Evolutionary type equations tend to arise as models of basic physical phenomena such as heat conduction and wave propagation. Heat equations, wave equations of nonlinear Schrödinger (NLS) type, Davey-Stewartson and the generalized Davey-Stewartson equations, Korteweg-de Vries, Burgers and Kadomtsev-Petviashvili equations can be mentioned as the equations encountered very frequently belonging to this class. It can be said that quite a big portion of the literature on applied mathematics and mathematical physics is devoted to the analysis of these equations. Variable coefficient extensions of nonlinear evolution type equations mostly arise in cases when less idealized conditions such as inhomogeneities and variable topographies are assumed in their derivation. For example, variable coefficient Korteweg-de Vries and Kadomtsev-Petviashvili equations describe the propagation of waves in a fluid under the more realistic assumptions including non-uniformness of the depth and width, the compressibility of the fluid, the presence of vorticity and others. While these conditions lead to variable coefficient equations, all or some of the integrability properties of their standard counterparts, namely when the coefficients are set equal to constants, are in general destroyed. However, when the coefficients are appropriately related or have some specific form, the generalized equation can still be integrable as evidenced by the presence of Painlevé property, Lax pairs, symmetries and other attributes of integrability. One of the approaches to determine these relations is to transform the variable-coefficient equation to its constant-coefficient counterpart. A differential equation is said to have the Painlevé property if all of its solutions are single-valued around any movable singular point; that is, they have singularities of at most pole-type. Having the Painlevé property is not a necessary nor a sufficient condition for the integrability of an equation. However, most of the equations known to be integrable in the literature also have this property. Some authors name this property as P-integrability . Applying the Painlevé test to a differential equation can be made using a computer package in some cases, therefore it is a good starting point for an analysis of integrability and solutions of an equation. If a partial differential equation (PDE) passes this test, it can roughly be said that the equation has a good chance of being integrable. For integrable PDEs it is usually possible to construct auto-Backlund transformations which relate equations to themselves via differential substitutions and also Lax pairs, which then ensures the sufficient condition of integrability. Application of the Painlevé series expansion to nonintegrable PDEs can allow particular explicit solutions to be obtained by truncating the expansion at a finite term. This usually requires compatibility of an overdetermined PDE system. Let us mention that the method of truncated expansion has been successfully applied to many nonintegrable PDEs in constructing exact solutions. Transformation groups which leave the solution space of an equation invariant is one of the most efficient systematic tools for analysis of nonlinear equations, for which methods of finding analytical solutions are very restricted. By the use of these symmetry groups, which are called Lie groups, and the associated symmetry algebras it is possible to lower the number of independent variables of a PDE, and even reduce it to an ordinary differential equation (ODE) if the symmetry algebra is rich enough. Application of the theory is also possible to difference equations. If two equations have symmetry algebras which are equivalent by a point transformation, then the equations are also equivalent to each other by this transformation. From this point of view the theory of Lie appears as a tool for classifying differential equations. Classifying evolutionary type PDEs has long been an active research area both for mathematicians and physicists. There are various approaches for the classification of PDEs with respect to point or higher symmetries under the action of diffeomorphisms. So far classifications of considerably large classes of equations in 1+1-dimensions under the low-dimensional abstract finite-dimensional Lie algebras have been done. On the other hand, it is well known that a number of physically significant integrable partial differential equations in 2+1-dimensions typically have infinite-dimensional symmetry algebras with a specific Kac-Moody-Virasoro (KMV) structure. Among them, KP equation, modified KP, cylindrical KP equation, all equations of the KP hierarchy, Davey-Stewartson system and three-wave resonant interaction equations are the most prominent ones. For the classification of symmetry algebras of an equation having arbitrary function(s) one first needs to find the equivalence transformations of the equation, which means finding the transformations those leave the equation form-invariant (keeping the differential structure the same but changing the arbitrary elements). This can be obtained by trying a direct transformation or by the infinitesimal method. The symmetry generator is found by the algorithm due to Lie, which is a calculation based on solutions of a overdetermined system of linear PDEs. The infinitesimal is determined up to some unknown functions, and these unknowns satisfy a set of PDEs with the arbitrary functions appearing in the equation. Then equivalence transformations are used to obtain non-equivalent forms of the symmetry generator, possibly in a simpler configuration. This is called the linearization of the vector field and these non-equivalent forms are generators for canonical one-dimensional Lie algebras which can be admitted by the equation. The remaining task is to check which of the two and higher dimensional Lie algebras can be realized as the invariance algebra of the equation. This is faciliated by the use of well-known structural results on the classification of low-dimensional Lie algebras. The procedure is carried on till the arbitrary function appearing in the equation is completely determined. The result is a list of representative equations with canonical invariance algebras, classified up to equivalence transformations. Results concerning symmetry classification of PDEs are drawing interests of both mathematicians and physicists. From the mathematical point of view, classification itself is interesting for the reason that we can distinguish between subclasses of a family of equations regarding their symmetry properties. It serves as an initial guide for the solutions of the equations which arise as representatives of the subclasses. In the case of infinite-dimensional symmetries, classification with respect to Lie symmetries can turn out to be a way of detecting integrable systems. On the other hand, it is known that fundamental equations of physics have rich symmetry structures. A classification of their generalizations exploiting the possible different symmetry properties allow physicists to choose equations for modeling real phenomena with certain physical properties. In this thesis we deal with four problems using methods mentioned above. We first analyze the integrability of a variable coefficient nonlinear Schrödinger (VCNLS) equation. We obtain the results concerning the Painlevé tests of the VCNLS equation and its generalizations including some derivative terms. We present the explicit transformation formulae for VCNLS to the standard NLS equation and consider the relations with the NLS symmetry algebra on a specific equation. We complete this analysis by giving some exact solutions. According to the results already available in the literature, maximal dimension of Lie algebra of a VCNLS equation is five and it is achieved when the equation is transformable to the standard NLS. On the other hand, there are five possible four-dimensional non-equivalent Lie algebra that can be admitted. According to the results obtained in the first problem, if a VCNLS equation passes the Painlevé test it can be transformed to the standard NLS, therefore it has a five-dimensional Lie algebra. This is the integrable case. Transformation to the standard NLS is not possible in the four-dimensional case. The canonical variable coefficient PDEs having four-dimensional Lie algebras can be reduced to ODEs. For a systematic reduction we need an optimal system of one-dimensional subalgebras. Therefore we determine all such reductions in this non-integrable case and work on their solutions. Furthermore, we obtained interesting exact solutions of the canonical PDEs by truncating their Painlevé series at the first term. Variable coefficient cubic-quintic nonlinear Schrödinger equation is a typical model equation of fiber optics. Determination of the maximal dimension of the symmetry algebra and the canonical classes of the finite-dimensional symmetry algebras together with the corresponding equations follows by similar lines with the cubic case existing in the literature. According to our results, maximal dimension of the symmetry algebra is four in the genuine cubic-quintic case, five in the cubic case, and it is six in the quintic case. Results obtained in this part can be used to obtain the reduced equations for cubic-quintic equations having four-dimensional symmetry algebras and hence to find the group-invariant solutions, as in the cubic case of the second problem. The last problem we worked on is the classification of infinite-dimensional Lie symmetry algebras of variable coefficient KP-Burgers equations. As we mentioned, integrable equations in 2+1-dimensions typically have symmetry algebras of Kac-Moody-Virasoro type. It is shown that Virasoro and Kac-Moody type Lie algebras can be realized as invariance algebras of specific subclasses of equations and some results on Painlevé property, exact solution and reductions of the canonical equations are presented. We believe that we have made some contributions to the results existing in the literature on two classes of variable coefficient evolutionary wave propagation equations using the tools of integrability and symmetries. Evolutionary type equations tend to arise as models of basic physical phenomena such as heat conduction and wave propagation. Heat equations, wave equations of nonlinear Schrödinger (NLS) type, Davey-Stewartson and the generalized Davey-Stewartson equations, Korteweg-de Vries, Burgers and Kadomtsev-Petviashvili equations can be mentioned as the equations encountered very frequently belonging to this class. It can be said that quite a big portion of the literature on applied mathematics and mathematical physics is devoted to the analysis of these equations. Variable coefficient extensions of nonlinear evolution type equations mostly arise in cases when less idealized conditions such as inhomogeneities and variable topographies are assumed in their derivation. For example, variable coefficient Korteweg-de Vries and Kadomtsev-Petviashvili equations describe the propagation of waves in a fluid under the more realistic assumptions including non-uniformness of the depth and width, the compressibility of the fluid, the presence of vorticity and others. While these conditions lead to variable coefficient equations, all or some of the integrability properties of their standard counterparts, namely when the coefficients are set equal to constants, are in general destroyed. However, when the coefficients are appropriately related or have some specific form, the generalized equation can still be integrable as evidenced by the presence of Painlev\ e property, Lax pairs, symmetries and other attributes of integrability. One of the approaches to determine these relations is to transform the variable-coefficient equation to its constant-coefficient counterpart. A differential equation is said to have the Painlev\ e property if all of its solutions are single-valued around any movable singular point; that is, they have singularities of at most pole-type. Having the Painlev\ e property is not a necessary nor a sufficient condition for the integrability of an equation. However, most of the equations known to be integrable in the literature also have this property. Some authors name this property as P-integrability . Applying the Painlev\ e test to a differential equation can be made using a computer package in some cases, therefore it is a good starting point for an analysis of integrability and solutions of an equation. If a partial differential equation (PDE) passes this test, it can roughly be said that the equation has a good chance of being integrable. For integrable PDEs it is usually possible to construct auto-B\ acklund transformations which relate equations to themselves via differential substitutions and also Lax pairs, which then ensures the sufficient condition of integrability. Application of the Painlev\ e series expansion to nonintegrable PDEs can allow particular explicit solutions to be obtained by truncating the expansion at a finite term. This usually requires compatibility of an overdetermined PDE system. Let us mention that the method of truncated expansion has been successfully applied to many nonintegrable PDEs in constructing exact solutions. Transformation groups which leave the solution space of an equation invariant is one of the most efficient systematic tools for analysis of nonlinear equations, for which methods of finding analytical solutions are very restricted. By the use of these symmetry groups, which are called Lie groups, and the associated symmetry algebras it is possible to lower the number of independent variables of a PDE, and even reduce it to an ordinary differential equation (ODE) if the symmetry algebra is rich enough. Application of the theory is also possible to difference equations. If two equations have symmetry algebras which are equivalent by a point transformation, then the equations are also equivalent to each other by this transformation. From this point of view the theory of Lie appears as a tool for classifying differential equations. Classifying evolutionary type PDEs has long been an active research area both for mathematicians and physicists. There are various approaches for the classification of PDEs with respect to point or higher symmetries under the action of diffeomorphisms. So far classifications of considerably large classes of equations in (1+1)-dimensions under the low-dimensional abstract finite-dimensional Lie algebras have been done. On the other hand, it is well known that a number of physically significant integrable partial differential equations in 2+1-dimensions typically have infinite-dimensional symmetry algebras with a specific Kac-Moody-Virasoro (KMV) structure. Among them, KP equation, modified KP, cylindrical KP equation, all equations of the KP hierarchy, Davey-Stewartson system and three-wave resonant interaction equations are the most prominent ones. For the classification of symmetry algebras of an equation having arbitrary function(s) one first needs to find the equivalence transformations of the equation, which means finding the transformations those leave the equation form-invariant (keeping the differential structure the same but changing the arbitrary elements). This can be obtained by trying a direct transformation or by the infinitesimal method. The symmetry generator is found by the algorithm due to Lie, which is a calculation based on solutions of a overdetermined system of linear PDEs. The infinitesimal is determined up to some unknown functions, and these unknowns satisfy a set of PDEs with the arbitrary functions appearing in the equation. Then equivalence transformations are used to obtain non-equivalent forms of the symmetry generator, possibly in a simpler configuration. This is called the linearization of the vector field and these non-equivalent forms are generators for canonical one-dimensional Lie algebras which can be admitted by the equation. The remaining task is to check which of the two and higher dimensional Lie algebras can be realized as the invariance algebra of the equation. This is faciliated by the use of well-known structural results on the classification of low-dimensional Lie algebras. The procedure is carried on till the arbitrary function appearing in the equation is completely determined. The result is a list of representative equations with canonical invariance algebras, classified up to equivalence transformations. Results concerning symmetry classification of PDEs are drawing interests of both mathematicians and physicists. From the mathematical point of view, classification itself is interesting for the reason that we can distinguish between subclasses of a family of equations regarding their symmetry properties. It serves as an initial guide for the solutions of the equations which arise as representatives of the subclasses. In the case of infinite-dimensional symmetries, classification with respect to Lie symmetries can turn out to be a way of detecting integrable systems. On the other hand, it is known that fundamental equations of physics have rich symmetry structures. A classification of their generalizations exploiting the possible different symmetry properties allow physicists to choose equations for modeling real phenomena with certain physical properties. In this thesis we deal with four problems using methods mentioned above. We first analyze the integrability of a variable coefficient nonlinear Schrödinger (VCNLS) equation. We obtain the results concerning the Painlev\ {e} tests of the VCNLS equation and its generalizations including some derivative terms. We present the explicit transformation formulae for VCNLS to the standard NLS equation and consider the relations with the NLS symmetry algebra on a specific equation. We complete this analysis by giving some exact solutions. According to the results already available in the literature, maximal dimension of Lie algebra of a VCNLS equation is five and it is achieved when the equation is transformable to the standard NLS. On the other hand, there are five possible four-dimensional non-equivalent Lie algebra that can be admitted. According to the results obtained in the first problem, if a VCNLS equation passes the Painlev\ {e} test it can be transformed to the standard NLS, therefore it has a five-dimensional Lie algebra. This is the integrable case. Transformation to the standard NLS is not possible in the four-dimensional case. The canonical variable coefficient PDEs having four-dimensional Lie algebras can be reduced to ODEs. For a systematic reduction we need an optimal system of one-dimensional subalgebras. Therefore we determine all such reductions in this non-integrable case and work on their solutions. Furthermore, we obtained interesting exact solutions of the canonical PDEs by truncating their Painlev\ e series at the first term. Variable coefficient cubic-quintic nonlinear Schrödinger equation is a typical model equation of fiber optics. Determination of the maximal dimension of the symmetry algebra and the canonical classes of the finite-dimensional symmetry algebras together with the corresponding equations follows by similar lines with the cubic case existing in the literature. According to our results, maximal dimension of the symmetry algebra is four in the genuine cubic-quintic case, five in the cubic case, and it is six in the quintic case. Results obtained in this part can be used to obtain the reduced equations for cubic-quintic equations having four-dimensional symmetry algebras and hence to find the group-invariant solutions, as in the cubic case of the second problem. The last problem we worked on is the classification of infinite-dimensional Lie symmetry algebras of variable coefficient KP-Burgers equations. As we mentioned, integrable equations in $2+1$-dimensions typically have symmetry algebras of Kac-Moody-Virasoro type. It is shown that Virasoro and Kac-Moody type Lie algebras can be realized as invariance algebras of specific subclasses of equations and some results on Painlev\ e property, exact solution and reductions of the canonical equations are presented. We believe that we have made some contributions to the results existing in the literature on two classes of variable coefficient evolutionary wave propagation equations using the tools of integrability and symmetries. Evolutionary type equations tend to arise as models of basic physical phenomena such as heat conduction and wave propagation. Heat equations, wave equations of nonlinear Schrödinger (NLS) type, Davey-Stewartson and the generalized Davey-Stewartson equations, Korteweg-de Vries, Burgers and Kadomtsev-Petviashvili equations can be mentioned as the equations encountered very frequently belonging to this class. It can be said that quite a big portion of the literature on applied mathematics and mathematical physics is devoted to the analysis of these equations. Variable coefficient extensions of nonlinear evolution type equations mostly arise in cases when less idealized conditions such as inhomogeneities and variable topographies are assumed in their derivation. For example, variable coefficient Korteweg-de Vries and Kadomtsev-Petviashvili equations describe the propagation of waves in a fluid under the more realistic assumptions including non-uniformness of the depth and width, the compressibility of the fluid, the presence of vorticity and others. While these conditions lead to variable coefficient equations, all or some of the integrability properties of their standard counterparts, namely when the coefficients are set equal to constants, are in general destroyed. However, when the coefficients are appropriately related or have some specific form, the generalized equation can still be integrable as evidenced by the presence of Painlev\ e property, Lax pairs, symmetries and other attributes of integrability. One of the approaches to determine these relations is to transform the variable-coefficient equation to its constant-coefficient counterpart. A differential equation is said to have the Painlev\ e property if all of its solutions are single-valued around any movable singular point; that is, they have singularities of at most pole-type. Having the Painlev\ e property is not a necessary nor a sufficient condition for the integrability of an equation. However, most of the equations known to be integrable in the literature also have this property. Some authors name this property as P-integrability . Applying the Painlev\ e test to a differential equation can be made using a computer package in some cases, therefore it is a good starting point for an analysis of integrability and solutions of an equation. If a partial differential equation (PDE) passes this test, it can roughly be said that the equation has a good chance of being integrable. For integrable PDEs it is usually possible to construct auto-B\ acklund transformations which relate equations to themselves via differential substitutions and also Lax pairs, which then ensures the sufficient condition of integrability. Application of the Painlev\ e series expansion to nonintegrable PDEs can allow particular explicit solutions to be obtained by truncating the expansion at a finite term. This usually requires compatibility of an overdetermined PDE system. Let us mention that the method of truncated expansion has been successfully applied to many nonintegrable PDEs in constructing exact solutions. Transformation groups which leave the solution space of an equation invariant is one of the most efficient systematic tools for analysis of nonlinear equations, for which methods of finding analytical solutions are very restricted. By the use of these symmetry groups, which are called Lie groups, and the associated symmetry algebras it is possible to lower the number of independent variables of a PDE, and even reduce it to an ordinary differential equation (ODE) if the symmetry algebra is rich enough. Application of the theory is also possible to difference equations. If two equations have symmetry algebras which are equivalent by a point transformation, then the equations are also equivalent to each other by this transformation. From this point of view the theory of Lie appears as a tool for classifying differential equations. Classifying evolutionary type PDEs has long been an active research area both for mathematicians and physicists. There are various approaches for the classification of PDEs with respect to point or higher symmetries under the action of diffeomorphisms. So far classifications of considerably large classes of equations in (1+1)-dimensions under the low-dimensional abstract finite-dimensional Lie algebras have been done. On the other hand, it is well known that a number of physically significant integrable partial differential equations in 2+1-dimensions typically have infinite-dimensional symmetry algebras with a specific Kac-Moody-Virasoro (KMV) structure. Among them, KP equation, modified KP, cylindrical KP equation, all equations of the KP hierarchy, Davey-Stewartson system and three-wave resonant interaction equations are the most prominent ones. For the classification of symmetry algebras of an equation having arbitrary function(s) one first needs to find the equivalence transformations of the equation, which means finding the transformations those leave the equation form-invariant (keeping the differential structure the same but changing the arbitrary elements). This can be obtained by trying a direct transformation or by the infinitesimal method. The symmetry generator is found by the algorithm due to Lie, which is a calculation based on solutions of a overdetermined system of linear PDEs. The infinitesimal is determined up to some unknown functions, and these unknowns satisfy a set of PDEs with the arbitrary functions appearing in the equation. Then equivalence transformations are used to obtain non-equivalent forms of the symmetry generator, possibly in a simpler configuration. This is called the linearization of the vector field and these non-equivalent forms are generators for canonical one-dimensional Lie algebras which can be admitted by the equation. The remaining task is to check which of the two and higher dimensional Lie algebras can be realized as the invariance algebra of the equation. This is faciliated by the use of well-known structural results on the classification of low-dimensional Lie algebras. The procedure is carried on till the arbitrary function appearing in the equation is completely determined. The result is a list of representative equations with canonical invariance algebras, classified up to equivalence transformations. Results concerning symmetry classification of PDEs are drawing interests of both mathematicians and physicists. From the mathematical point of view, classification itself is interesting for the reason that we can distinguish between subclasses of a family of equations regarding their symmetry properties. It serves as an initial guide for the solutions of the equations which arise as representatives of the subclasses. In the case of infinite-dimensional symmetries, classification with respect to Lie symmetries can turn out to be a way of detecting integrable systems. On the other hand, it is known that fundamental equations of physics have rich symmetry structures. A classification of their generalizations exploiting the possible different symmetry properties allow physicists to choose equations for modeling real phenomena with certain physical properties. In this thesis we deal with four problems using methods mentioned above. We first analyze the integrability of a variable coefficient nonlinear Schrödinger (VCNLS) equation. We obtain the results concerning the Painlev\ {e} tests of the VCNLS equation and its generalizations including some derivative terms. We present the explicit transformation formulae for VCNLS to the standard NLS equation and consider the relations with the NLS symmetry algebra on a specific equation. We complete this analysis by giving some exact solutions. According to the results already available in the literature, maximal dimension of Lie algebra of a VCNLS equation is five and it is achieved when the equation is transformable to the standard NLS. On the other hand, there are five possible four-dimensional non-equivalent Lie algebra that can be admitted. According to the results obtained in the first problem, if a VCNLS equation passes the Painlev\ {e} test it can be transformed to the standard NLS, therefore it has a five-dimensional Lie algebra. This is the integrable case. Transformation to the standard NLS is not possible in the four-dimensional case. The canonical variable coefficient PDEs having four-dimensional Lie algebras can be reduced to ODEs. For a systematic reduction we need an optimal system of one-dimensional subalgebras. Therefore we determine all such reductions in this non-integrable case and work on their solutions. Furthermore, we obtained interesting exact solutions of the canonical PDEs by truncating their Painlev\ e series at the first term. Variable coefficient cubic-quintic nonlinear Schrödinger equation is a typical model equation of fiber optics. Determination of the maximal dimension of the symmetry algebra and the canonical classes of the finite-dimensional symmetry algebras together with the corresponding equations follows by similar lines with the cubic case existing in the literature. According to our results, maximal dimension of the symmetry algebra is four in the genuine cubic-quintic case, five in the cubic case, and it is six in the quintic case. Results obtained in this part can be used to obtain the reduced equations for cubic-quintic equations having four-dimensional symmetry algebras and hence to find the group-invariant solutions, as in the cubic case of the second problem. The last problem we worked on is the classification of infinite-dimensional Lie symmetry algebras of variable coefficient KP-Burgers equations. As we mentioned, integrable equations in $2+1$-dimensions typically have symmetry algebras of Kac-Moody-Virasoro type. It is shown that Virasoro and Kac-Moody type Lie algebras can be realized as invariance algebras of specific subclasses of equations and some results on Painlev\ e property, exact solution and reductions of the canonical equations are presented. We believe that we have made some contributions to the results existing in the literature on two classes of variable coefficient evolutionary wave propagation equations using the tools of integrability and symmetries.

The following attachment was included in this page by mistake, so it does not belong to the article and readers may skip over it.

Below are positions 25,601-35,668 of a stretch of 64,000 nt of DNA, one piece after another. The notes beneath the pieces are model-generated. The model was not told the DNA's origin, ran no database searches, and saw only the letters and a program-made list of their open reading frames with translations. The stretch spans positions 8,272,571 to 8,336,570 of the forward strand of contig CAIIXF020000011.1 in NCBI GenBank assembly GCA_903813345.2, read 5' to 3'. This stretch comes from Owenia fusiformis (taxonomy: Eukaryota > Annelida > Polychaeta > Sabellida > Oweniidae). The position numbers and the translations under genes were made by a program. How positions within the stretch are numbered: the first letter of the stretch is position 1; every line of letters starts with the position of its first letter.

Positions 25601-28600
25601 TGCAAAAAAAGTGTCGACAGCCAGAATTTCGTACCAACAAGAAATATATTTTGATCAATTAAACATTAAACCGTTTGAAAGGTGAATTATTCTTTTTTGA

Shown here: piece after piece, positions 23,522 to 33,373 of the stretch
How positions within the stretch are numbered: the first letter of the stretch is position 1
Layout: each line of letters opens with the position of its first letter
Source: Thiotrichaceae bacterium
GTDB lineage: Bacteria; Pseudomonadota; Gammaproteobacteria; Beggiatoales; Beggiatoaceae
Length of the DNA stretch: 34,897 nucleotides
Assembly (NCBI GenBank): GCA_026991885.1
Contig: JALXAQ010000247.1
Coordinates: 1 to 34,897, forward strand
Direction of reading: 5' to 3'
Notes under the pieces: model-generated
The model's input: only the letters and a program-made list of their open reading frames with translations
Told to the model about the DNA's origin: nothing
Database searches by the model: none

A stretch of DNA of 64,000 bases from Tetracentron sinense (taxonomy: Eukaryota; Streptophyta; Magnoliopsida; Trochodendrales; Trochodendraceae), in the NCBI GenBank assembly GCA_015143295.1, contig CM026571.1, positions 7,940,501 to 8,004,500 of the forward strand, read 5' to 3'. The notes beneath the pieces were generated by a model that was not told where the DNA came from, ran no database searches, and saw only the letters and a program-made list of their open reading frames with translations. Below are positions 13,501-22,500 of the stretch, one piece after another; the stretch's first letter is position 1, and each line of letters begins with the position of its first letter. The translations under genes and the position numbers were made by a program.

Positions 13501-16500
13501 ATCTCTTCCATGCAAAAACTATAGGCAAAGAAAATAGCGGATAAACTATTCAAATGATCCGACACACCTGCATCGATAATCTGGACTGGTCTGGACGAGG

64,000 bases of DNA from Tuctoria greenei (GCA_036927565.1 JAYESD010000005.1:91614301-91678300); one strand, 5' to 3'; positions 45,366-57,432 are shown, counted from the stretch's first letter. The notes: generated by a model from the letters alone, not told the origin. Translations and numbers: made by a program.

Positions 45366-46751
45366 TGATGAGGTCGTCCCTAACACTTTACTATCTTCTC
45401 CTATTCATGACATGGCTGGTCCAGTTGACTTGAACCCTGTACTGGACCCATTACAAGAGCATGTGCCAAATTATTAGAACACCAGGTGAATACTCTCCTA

##### Açıklama

Tez (Doktora) -- İstanbul Teknik Üniversitesi, Fen Bilimleri Enstitüsü, 2012

Thesis (PhD) -- İstanbul Technical University, Institute of Science and Technology, 2012

Thesis (PhD) -- İstanbul Technical University, Institute of Science and Technology, 2012

##### Anahtar kelimeler

Nonlineer Schrödinger,
Lie Simetrileri,
Painlevé Analizi,
Analitik Çözüm,
Nonlinear Schrödinger,
Lie Symmetries,
Painlevé Analysis,
Analytical Solution